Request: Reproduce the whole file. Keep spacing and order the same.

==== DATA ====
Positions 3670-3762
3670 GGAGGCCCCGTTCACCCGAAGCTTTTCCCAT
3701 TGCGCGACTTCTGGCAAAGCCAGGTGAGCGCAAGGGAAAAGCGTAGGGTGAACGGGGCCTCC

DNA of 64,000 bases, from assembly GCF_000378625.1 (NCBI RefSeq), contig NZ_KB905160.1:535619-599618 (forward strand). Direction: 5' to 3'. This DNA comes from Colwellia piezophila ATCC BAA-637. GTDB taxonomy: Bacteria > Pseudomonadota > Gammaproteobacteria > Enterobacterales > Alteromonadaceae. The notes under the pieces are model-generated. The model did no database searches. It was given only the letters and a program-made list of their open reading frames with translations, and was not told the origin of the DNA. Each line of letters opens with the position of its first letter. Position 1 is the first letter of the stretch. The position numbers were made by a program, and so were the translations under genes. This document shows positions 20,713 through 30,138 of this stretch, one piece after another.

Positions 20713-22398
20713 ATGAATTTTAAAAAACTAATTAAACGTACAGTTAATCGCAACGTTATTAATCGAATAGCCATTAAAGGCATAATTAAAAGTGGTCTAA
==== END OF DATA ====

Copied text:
Positions 3670-3762
3670 GGAGGCCCCGTTCACCCGAAGCTTTTCCCAT
3701 TGCGCGACTTCTGGCAAAGCCAGGTGAGCGCAAGGGAAAAGCGTAGGGTGAACGGGGCCTCC

DNA of 64,000 bases, from assembly GCF_000378625.1 (NCBI RefSeq), contig NZ_KB905160.1:535619-599618 (forward strand). Direction: 5' to 3'. This DNA comes from Colwellia piezophila ATCC BAA-637. GTDB taxonomy: Bacteria > Pseudomonadota > Gammaproteobacteria > Enterobacterales > Alteromonadaceae. The notes under the pieces are model-generated. The model did no database searches. It was given only the letters and a program-made list of their open reading frames with translations, and was not told the origin of the DNA. Each line of letters opens with the position of its first letter. Position 1 is the first letter of the stretch. The position numbers were made by a program, and so were the translations under genes. This document shows positions 20,713 through 30,138 of this stretch, one piece after another.

Positions 20713-22398
20713 ATGAATTTTAAAAAACTAATTAAACGTACAGTTAATCGCAACGTTATTAATCGAATAGCCATTAAAGGCATAATTAAAAGTGGTCTAA